To play:  Instead of giving kids high fives, we do “cool high fives” by partitioning five fingers onto two hands!  We also love making any number between 5 and 15 with a partner, using some of the fingers on two, three or four hands.  This is a great game to play outside the library while waiting for the teacher-librarian to arrive.
Extension: Some numbers are banned.  For example, make 6 fingers using 3 hands, but without using the number 2.

### 6.  Make a group with a particular number of feet:

This game can be played by the whole class, but it is best done in an area with lots of space.
To play:  The teacher calls out, “Make a group with 7 feet!”  Children have to form groups with that many feet, including having some of them standing on only one foot.  The aim is to have everyone in the class included in a group.
Extension:  The teacher finds children who have missed out on a group and takes them to a group with the instruction, “This person has to be included but you still have to have 7 feet.”

### 7.  Barrier games:

This game is played in pairs.
To play:  Pairs of children sit opposite each other, with a barrier between them (book standing upright, piece of card folded to stand up).  The barrier is used to separate a given number of blocks to either side.  Using the blocks that they can see on their own side, children guess how many their partner has.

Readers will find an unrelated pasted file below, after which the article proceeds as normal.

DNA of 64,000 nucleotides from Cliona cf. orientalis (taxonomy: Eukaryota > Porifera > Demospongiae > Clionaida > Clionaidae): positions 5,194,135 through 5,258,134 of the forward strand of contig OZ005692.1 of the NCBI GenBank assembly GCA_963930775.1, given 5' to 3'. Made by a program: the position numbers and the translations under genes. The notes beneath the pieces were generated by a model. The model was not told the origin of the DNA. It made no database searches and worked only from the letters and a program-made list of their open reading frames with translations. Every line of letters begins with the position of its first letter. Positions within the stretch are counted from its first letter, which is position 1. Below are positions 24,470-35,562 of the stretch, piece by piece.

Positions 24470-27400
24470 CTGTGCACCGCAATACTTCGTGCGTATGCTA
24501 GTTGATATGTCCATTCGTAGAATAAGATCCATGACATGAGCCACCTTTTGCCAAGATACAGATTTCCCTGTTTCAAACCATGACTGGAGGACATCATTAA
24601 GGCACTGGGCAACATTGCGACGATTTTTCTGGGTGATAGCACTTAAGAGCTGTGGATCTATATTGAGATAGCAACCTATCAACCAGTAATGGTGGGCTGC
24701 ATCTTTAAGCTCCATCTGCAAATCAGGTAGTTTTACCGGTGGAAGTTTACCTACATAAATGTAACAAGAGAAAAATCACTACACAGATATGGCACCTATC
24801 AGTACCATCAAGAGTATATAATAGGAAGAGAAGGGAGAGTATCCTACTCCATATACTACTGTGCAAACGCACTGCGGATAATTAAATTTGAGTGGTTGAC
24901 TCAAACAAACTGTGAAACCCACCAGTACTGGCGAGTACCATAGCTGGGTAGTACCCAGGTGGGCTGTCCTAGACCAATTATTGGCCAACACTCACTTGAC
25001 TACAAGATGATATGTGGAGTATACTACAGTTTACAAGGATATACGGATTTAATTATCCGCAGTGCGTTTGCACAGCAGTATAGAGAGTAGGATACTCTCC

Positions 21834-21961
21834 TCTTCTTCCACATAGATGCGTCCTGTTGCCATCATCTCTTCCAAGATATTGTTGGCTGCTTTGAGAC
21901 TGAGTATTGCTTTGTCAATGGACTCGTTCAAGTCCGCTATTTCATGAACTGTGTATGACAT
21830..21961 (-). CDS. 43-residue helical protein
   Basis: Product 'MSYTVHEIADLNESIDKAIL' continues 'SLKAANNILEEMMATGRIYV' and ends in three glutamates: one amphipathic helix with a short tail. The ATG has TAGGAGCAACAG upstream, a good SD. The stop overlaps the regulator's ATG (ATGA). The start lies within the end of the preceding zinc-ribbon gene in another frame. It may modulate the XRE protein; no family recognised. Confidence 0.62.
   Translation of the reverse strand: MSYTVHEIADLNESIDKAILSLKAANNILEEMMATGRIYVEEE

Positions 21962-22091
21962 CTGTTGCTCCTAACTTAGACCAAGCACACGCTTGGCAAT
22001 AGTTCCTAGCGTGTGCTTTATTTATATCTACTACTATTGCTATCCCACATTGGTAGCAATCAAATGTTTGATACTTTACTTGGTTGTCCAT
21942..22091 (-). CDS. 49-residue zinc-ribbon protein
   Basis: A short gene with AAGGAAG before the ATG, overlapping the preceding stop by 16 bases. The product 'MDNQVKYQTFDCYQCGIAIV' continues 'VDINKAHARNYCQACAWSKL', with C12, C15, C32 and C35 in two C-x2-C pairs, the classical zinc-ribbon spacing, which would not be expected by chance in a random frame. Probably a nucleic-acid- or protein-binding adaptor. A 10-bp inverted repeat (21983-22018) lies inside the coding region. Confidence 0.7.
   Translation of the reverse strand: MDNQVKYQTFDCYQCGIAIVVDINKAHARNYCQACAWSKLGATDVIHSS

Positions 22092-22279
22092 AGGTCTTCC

### 8.  “Snap” the blocks into parts:

This game is played individually.  Variations include using counters, match sticks or beads.
To play:  Form a given number of unifix blocks into a stick and “snap” it into two parts.  Draw the parts.  How many different combinations can you find?

### 9.  Lego: covering with blocks:

This can be played as an organised game, but tends to best happen naturally when the teacher simply asks questions while playing with Lego.
To play: simply ask, “Which blocks could we use to cover this 12 block?  What else do I need”
Extension:  How many dots are hidden under this block?

### 10.  Using two dice to make an amount:

This can be done as an individual activity or in pairs.
To play:  Use two dice to make a target number, then draw them.
Extension:  The two dice can be used for either addition or subtraction.  Use 10 sided dice.

### 11.  Dominoes to “make ten”: